Think you might want to try solar panels? Here are the steps to take.  

1. Research viability of your roof

To start, the Solar Energy Technologies Office has several mapping services that can indicate the viability of solar with your neighborhood and roof.[7] 

Alternatively, explore solar co-ops and Solarize campaigns. Rather than going it alone, you can join together with groups of homeowners to negotiate rates, select the right installer and generate buzz about solar throughout the neighborhood. If more neighbors participate in a solar program, it reduces the overall cost of installation for everyone.

According to the U.S. Office of Energy Efficiency & Renewable Energy, solar panels work best on south-facing roofs with a slope between 15 and 40 degrees, though other roofs may be suitable.[8]

2. Research installers

If you decide solar is right for you, you’ll work with a professional that’s certified to install solar panels on your roof. This is not a case of DIY vs. professional; while solar companies are working on more easily attachable panels, they aren’t available to purchase right now. Until they are, use a professional to ensure everything is set up correctly. Much like with comparing insurance, don’t be afraid to shop around for the best quote and financing options for you. Sometimes the original installer of the panel will over warranties or ongoing maintenance plans for new systems.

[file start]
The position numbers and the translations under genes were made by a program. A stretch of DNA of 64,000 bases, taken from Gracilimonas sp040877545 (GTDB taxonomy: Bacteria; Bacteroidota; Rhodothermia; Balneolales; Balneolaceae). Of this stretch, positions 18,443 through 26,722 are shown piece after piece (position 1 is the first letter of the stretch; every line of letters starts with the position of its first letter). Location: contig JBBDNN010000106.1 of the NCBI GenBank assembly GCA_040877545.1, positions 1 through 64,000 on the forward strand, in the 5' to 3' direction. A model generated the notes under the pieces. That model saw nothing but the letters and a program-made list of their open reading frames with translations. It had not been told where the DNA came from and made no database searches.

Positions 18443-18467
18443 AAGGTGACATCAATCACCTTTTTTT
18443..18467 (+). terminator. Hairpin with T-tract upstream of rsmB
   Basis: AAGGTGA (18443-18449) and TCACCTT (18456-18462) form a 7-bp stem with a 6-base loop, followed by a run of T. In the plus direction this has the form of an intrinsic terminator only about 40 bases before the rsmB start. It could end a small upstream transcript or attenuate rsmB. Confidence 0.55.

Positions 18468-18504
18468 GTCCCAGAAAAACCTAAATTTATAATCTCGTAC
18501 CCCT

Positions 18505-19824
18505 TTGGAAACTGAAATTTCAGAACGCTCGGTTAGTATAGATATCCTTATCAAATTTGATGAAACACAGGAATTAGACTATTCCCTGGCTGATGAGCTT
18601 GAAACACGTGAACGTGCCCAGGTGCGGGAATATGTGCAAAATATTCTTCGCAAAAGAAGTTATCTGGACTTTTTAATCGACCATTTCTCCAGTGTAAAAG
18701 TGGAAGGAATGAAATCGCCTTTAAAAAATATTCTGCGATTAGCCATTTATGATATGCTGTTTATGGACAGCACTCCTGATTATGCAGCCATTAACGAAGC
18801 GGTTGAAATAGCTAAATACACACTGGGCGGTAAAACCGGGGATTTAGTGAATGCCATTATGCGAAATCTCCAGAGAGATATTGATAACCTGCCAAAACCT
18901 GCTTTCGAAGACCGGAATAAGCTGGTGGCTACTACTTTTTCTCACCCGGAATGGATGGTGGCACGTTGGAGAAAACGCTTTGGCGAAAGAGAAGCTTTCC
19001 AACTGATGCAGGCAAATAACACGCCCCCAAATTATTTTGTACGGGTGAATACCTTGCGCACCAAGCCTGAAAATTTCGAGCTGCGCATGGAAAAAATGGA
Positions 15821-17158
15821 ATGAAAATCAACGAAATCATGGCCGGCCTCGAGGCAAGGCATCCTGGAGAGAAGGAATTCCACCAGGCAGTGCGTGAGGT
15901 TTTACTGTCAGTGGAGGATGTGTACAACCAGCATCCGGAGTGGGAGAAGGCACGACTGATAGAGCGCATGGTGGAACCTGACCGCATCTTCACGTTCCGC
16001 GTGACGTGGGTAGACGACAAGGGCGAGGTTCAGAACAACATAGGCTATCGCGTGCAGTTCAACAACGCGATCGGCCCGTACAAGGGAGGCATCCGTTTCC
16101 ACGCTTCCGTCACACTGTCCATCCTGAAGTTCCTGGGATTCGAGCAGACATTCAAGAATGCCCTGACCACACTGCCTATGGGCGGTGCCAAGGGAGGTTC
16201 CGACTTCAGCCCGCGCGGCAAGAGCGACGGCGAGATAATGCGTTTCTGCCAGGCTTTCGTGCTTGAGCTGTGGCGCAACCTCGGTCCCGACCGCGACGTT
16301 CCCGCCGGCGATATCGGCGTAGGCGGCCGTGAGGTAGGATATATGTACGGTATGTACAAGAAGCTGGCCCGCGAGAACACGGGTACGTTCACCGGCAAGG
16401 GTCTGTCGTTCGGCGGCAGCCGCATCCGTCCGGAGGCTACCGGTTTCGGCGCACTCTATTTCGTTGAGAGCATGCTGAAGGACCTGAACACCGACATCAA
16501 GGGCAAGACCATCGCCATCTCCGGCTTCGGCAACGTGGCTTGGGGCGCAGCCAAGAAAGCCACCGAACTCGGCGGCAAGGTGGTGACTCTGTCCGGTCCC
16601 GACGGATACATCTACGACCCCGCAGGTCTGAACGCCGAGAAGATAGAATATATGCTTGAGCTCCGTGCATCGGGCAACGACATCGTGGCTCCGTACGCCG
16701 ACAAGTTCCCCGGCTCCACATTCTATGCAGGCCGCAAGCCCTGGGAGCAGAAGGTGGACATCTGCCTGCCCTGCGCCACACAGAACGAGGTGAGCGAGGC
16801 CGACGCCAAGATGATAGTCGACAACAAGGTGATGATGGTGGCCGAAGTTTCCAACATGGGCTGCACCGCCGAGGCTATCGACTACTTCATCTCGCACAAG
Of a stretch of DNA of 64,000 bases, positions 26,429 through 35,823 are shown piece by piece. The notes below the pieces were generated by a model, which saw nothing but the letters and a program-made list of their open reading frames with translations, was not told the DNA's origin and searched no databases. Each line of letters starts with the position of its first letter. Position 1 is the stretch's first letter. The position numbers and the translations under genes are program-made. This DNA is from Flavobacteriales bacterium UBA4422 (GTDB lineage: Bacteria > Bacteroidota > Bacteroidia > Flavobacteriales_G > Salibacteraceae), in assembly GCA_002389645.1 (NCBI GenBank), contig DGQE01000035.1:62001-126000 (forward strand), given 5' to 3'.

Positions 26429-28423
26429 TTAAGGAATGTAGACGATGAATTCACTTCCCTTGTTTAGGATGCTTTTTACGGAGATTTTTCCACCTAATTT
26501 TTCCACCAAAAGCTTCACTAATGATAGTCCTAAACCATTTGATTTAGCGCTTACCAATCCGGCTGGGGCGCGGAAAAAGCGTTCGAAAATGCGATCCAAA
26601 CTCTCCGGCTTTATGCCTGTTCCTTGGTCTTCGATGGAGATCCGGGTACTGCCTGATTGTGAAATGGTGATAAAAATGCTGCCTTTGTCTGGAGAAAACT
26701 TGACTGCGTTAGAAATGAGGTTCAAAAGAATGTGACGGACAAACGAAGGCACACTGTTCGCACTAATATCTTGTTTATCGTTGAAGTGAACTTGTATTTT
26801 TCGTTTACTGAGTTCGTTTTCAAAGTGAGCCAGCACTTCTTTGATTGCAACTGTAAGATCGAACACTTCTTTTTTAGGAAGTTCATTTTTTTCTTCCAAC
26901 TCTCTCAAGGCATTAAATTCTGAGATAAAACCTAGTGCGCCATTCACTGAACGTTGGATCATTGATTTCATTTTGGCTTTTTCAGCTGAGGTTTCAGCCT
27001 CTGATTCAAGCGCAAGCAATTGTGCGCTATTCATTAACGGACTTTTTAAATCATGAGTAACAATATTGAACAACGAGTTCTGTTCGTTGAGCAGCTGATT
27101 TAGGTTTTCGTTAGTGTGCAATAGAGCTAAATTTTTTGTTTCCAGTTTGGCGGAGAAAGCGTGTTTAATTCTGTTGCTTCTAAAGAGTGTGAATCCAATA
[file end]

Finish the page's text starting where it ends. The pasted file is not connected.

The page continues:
3. Map out your system

Next, figure out how many solar panels you need. Most homes require about 20-25 solar panels, but that can vary based on the location of your home, personal energy consumption habits and panel power and efficiency. EnergySage offers a more in-depth guide to determine the total number.[9] Your installer can provide a lot of expertise here in terms of racking, location of panels and also things you might want to add on like battery storage. If you have an electric vehicle, you will likely have higher home energy needs.